Chapters and relative mode
By default, all the chapters of a video title are selected for extraction. It is however possible to only extract a subset of contiguous chapters. In order to do so, one must check the boxes in the 'Extract?' column of the chapters list. As soon as a few chapters only are selected, the 'Relative Mode' check box becomes sensitive. When checked, OGMRip shall estimate the video bitrate as if all the chapters were encoded. This mode can be used to get a preview of one chapter or two to check the quality before encoding the full video title.
- Profile: Use this list to select the encoding profile, that is, the container, the codecs and, moreover, their specific options.
- Automatic cropping: By default, OGMRip automatically determines the cropping parameters to remove the black bands from widescreen movies. In some cases, the detection can be wrong and it is necessary to tweak those parameters.
- Automatic scaling: Again, OGMRip tries to optimize the quality of the rip by downscaling the video to an optimal bits par pixel of 0.25. It is however possible to specify a custom image size or to use some predefined image sizes respecting the aspect ration of the movie. It should be noted that scaling parameters can only be autodetected if the bitrate and the cropping parameters have been explicitly specified.
- Automatic compressibility test: It is also possible to improved the quality of the rip by testing the compressibility of the movie and adjusting the scaling parameters accordingly. By default, OGMRip automatically performs a compressibility test, but it is possible to deactivate this feature.
- Cartoon: Activates cartoon specific optimisations to improve the quality.
- Deinterlacer: For a very compatible movie, it can be necessary to deinterlace the video. But if you are encoding for high quality archival purposes, it is recommended not to deinterlace and to deinterlace the movie at playback time.
You can now click on the "Extract" button to encode the DVD title immediately, or press the "Enqueue" button and add it to the encoding manager.
Encoding multiple DVD titles can be a very long process if you must wait for an encoding to complete before starting the other. OGMRip now provides an encoding manager which takes care of this for you.
Here is how it works:
- if necessary, it copies all the DVD titles on the hard drive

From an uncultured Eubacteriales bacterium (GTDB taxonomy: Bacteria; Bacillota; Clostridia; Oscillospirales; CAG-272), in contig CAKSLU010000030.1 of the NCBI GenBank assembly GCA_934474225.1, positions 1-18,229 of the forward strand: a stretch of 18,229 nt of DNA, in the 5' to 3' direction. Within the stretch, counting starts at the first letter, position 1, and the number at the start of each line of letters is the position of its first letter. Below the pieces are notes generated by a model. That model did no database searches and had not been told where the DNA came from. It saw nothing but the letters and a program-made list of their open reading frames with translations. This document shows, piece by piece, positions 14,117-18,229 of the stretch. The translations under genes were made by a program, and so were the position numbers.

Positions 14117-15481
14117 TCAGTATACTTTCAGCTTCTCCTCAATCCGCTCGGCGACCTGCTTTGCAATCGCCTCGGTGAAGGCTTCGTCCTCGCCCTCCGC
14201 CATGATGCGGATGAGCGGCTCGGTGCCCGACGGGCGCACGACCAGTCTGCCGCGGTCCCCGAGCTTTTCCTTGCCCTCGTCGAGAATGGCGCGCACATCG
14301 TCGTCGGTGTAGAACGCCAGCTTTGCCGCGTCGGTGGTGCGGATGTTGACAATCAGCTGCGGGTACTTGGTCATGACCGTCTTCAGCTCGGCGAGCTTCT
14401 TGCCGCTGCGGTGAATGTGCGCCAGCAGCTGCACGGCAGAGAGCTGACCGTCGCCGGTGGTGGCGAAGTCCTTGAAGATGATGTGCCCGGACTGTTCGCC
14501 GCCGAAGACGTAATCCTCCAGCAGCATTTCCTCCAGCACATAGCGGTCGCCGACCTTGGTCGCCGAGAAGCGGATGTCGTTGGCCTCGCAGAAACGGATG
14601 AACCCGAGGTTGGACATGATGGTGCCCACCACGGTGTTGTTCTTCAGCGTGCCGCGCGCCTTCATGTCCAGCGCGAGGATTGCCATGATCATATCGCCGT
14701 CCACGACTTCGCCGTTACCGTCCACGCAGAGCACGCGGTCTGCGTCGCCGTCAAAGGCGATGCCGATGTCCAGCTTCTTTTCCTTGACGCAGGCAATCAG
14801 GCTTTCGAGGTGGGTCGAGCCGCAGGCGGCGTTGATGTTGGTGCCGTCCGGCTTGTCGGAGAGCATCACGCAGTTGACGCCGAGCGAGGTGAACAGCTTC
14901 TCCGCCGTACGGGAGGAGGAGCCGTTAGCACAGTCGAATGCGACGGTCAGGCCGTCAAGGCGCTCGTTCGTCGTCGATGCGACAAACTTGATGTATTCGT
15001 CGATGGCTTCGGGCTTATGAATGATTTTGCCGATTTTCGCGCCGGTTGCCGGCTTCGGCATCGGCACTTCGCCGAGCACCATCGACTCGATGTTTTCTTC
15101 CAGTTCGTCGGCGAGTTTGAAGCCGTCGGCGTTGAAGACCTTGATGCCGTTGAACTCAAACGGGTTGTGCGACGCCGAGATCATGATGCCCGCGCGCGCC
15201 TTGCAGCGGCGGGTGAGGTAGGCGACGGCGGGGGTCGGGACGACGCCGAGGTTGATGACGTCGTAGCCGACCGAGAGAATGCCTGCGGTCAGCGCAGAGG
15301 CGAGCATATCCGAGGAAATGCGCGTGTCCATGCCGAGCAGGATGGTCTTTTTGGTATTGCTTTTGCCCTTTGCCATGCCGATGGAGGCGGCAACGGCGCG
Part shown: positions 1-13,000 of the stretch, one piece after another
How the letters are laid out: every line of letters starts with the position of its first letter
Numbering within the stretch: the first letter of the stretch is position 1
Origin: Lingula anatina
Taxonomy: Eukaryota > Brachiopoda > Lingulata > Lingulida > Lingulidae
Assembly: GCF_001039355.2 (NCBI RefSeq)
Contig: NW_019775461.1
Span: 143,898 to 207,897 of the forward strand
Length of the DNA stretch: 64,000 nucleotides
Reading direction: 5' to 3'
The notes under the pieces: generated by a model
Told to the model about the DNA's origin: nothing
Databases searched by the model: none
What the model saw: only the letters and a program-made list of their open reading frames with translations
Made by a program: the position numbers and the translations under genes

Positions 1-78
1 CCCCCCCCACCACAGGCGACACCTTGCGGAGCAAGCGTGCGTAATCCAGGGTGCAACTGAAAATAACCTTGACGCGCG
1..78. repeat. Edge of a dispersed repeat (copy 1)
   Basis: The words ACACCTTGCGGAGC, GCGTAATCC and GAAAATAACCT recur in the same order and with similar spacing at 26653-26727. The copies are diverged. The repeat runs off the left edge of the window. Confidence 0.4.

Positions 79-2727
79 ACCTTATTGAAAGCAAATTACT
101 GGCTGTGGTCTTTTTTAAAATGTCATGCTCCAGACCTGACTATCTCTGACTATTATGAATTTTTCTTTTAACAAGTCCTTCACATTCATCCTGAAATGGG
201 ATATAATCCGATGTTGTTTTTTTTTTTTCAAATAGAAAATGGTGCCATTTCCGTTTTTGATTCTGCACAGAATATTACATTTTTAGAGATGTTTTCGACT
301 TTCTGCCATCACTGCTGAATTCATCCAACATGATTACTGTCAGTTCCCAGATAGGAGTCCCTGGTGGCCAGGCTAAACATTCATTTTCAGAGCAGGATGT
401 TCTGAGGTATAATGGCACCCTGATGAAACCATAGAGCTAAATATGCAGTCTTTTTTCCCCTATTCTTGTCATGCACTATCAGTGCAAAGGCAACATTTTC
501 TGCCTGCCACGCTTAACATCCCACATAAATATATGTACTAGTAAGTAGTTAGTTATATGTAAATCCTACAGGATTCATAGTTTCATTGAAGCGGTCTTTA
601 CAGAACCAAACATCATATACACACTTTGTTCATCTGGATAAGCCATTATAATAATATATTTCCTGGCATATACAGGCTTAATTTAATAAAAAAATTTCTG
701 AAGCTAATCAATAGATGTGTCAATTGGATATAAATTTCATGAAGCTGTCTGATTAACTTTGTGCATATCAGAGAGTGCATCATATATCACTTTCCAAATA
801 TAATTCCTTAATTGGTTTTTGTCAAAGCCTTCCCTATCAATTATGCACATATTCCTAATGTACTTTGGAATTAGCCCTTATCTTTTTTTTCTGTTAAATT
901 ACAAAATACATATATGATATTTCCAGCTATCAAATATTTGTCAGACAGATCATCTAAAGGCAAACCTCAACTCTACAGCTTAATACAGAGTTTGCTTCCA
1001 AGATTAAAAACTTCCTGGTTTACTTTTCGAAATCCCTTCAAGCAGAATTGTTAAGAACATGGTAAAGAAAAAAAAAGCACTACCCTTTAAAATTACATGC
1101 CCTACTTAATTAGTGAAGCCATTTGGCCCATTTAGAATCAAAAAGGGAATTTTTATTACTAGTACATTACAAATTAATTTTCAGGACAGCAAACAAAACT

- it then encodes the DVD titles
- as soon as a DVD title isn't necessary anymore, it is removed from the hard drive
This way, you only have to wait until all DVD titles are copied, the encoding not requiring any human intervention.
Encoding a video is a complex process; encoding a high quality video is much harder. OGMRip tries as much as possible to simplify all this and to optimize the options and is quite good at it. In some cases, however, OGMRip does not provide enough control and settings and the audio and video streams can be slightly out of synchronization.
OGMRip also provides a few executables that can used independently.
dvdcpy is used to copy on the hard drive a full DVD or a some titles only, with or without the main menu.
$ dvdcpy -h Usage: dvdcpy [OPTION...] <DVD DEVICE> Help Options: -h, --help Show help options Application Options: -o, --output output Specify the output directory -t, --title title Select the title to copy. This option may be specified multiple times (default: all titles) -m, --menu Copy the DVD menu
subptools is the successor of srttool (see subtitleripper) and srtutil. It performs various manipulations on XML subtitles files from subp2pgm, subp2png and subp2tiff and convert them in the SRT or spumux format.
$ subptools -h Usage: subptools [OPTION...] Help Options: -h, --help Show help options Application Options: -v, --verbose Verbose -r, --renumber Renumber all entries -s, --subst Substitute filename after time stamps by its content -w, --strip Remove leading white space in text lines -d, --shift=<time> Shift all timestamps by <time> seconds -c, --cut=<first[,last]> Write only entries from first to last (default: all entries) to output -a, --adjust=<hh:mm:ss,ms> Adjust all time stamps so that the first tag begins at hh:mm:ss,ms -e, --expand=<seconds> Expand the subtitle hour by <seconds> -t, --convert=<format> Convert the subtitle in the given format (srt, spumux) -i, --input=<filename> Use filename for input (default: stdin) -o, --output=<filename> Use filename for output (default: stdout)
subp2pgm, subp2png, subp2tiff
subp2pgm, subp2png and subp2tiff can be used to extract PGM, PNG and TIFF images respectively from VobSub subtitles.
$ subp2pgm -h Usage: subp2pgm [OPTION...] <vobsub basename> Help Options: -h, --help Show help options Application Options: -o, --output=<filename> Use filename for output (default: stdout) -s, --sid=<sid> The subtitle id (default: 0) -f, --forced Extract only forced subtitles -v, --verbose Increase verbosity level
theoraenc is a simple and minimalist Ogg Theora encoder.
$ theoraenc -h Usage: theoraenc [OPTION...] <VIDEO FILE> Help Options: -h, --help Show help options Application Options: -o, --output=<filename> Use filename for output (default: stdout) -b, --bitrate=<bitrate> Bitrate target for Theora video -q, --quality=<quality> Theora quality selector from 0 to 10 (0 yields smallest files but lowest video quality. 10 yields highest fidelity but large files) -a, --aspect=<aspect> Set the aspect ratio of the input file -f, --framerate=<rate> Set the framerate of the input file theoraenc only accepts YUV4MPEG2 uncompressed video.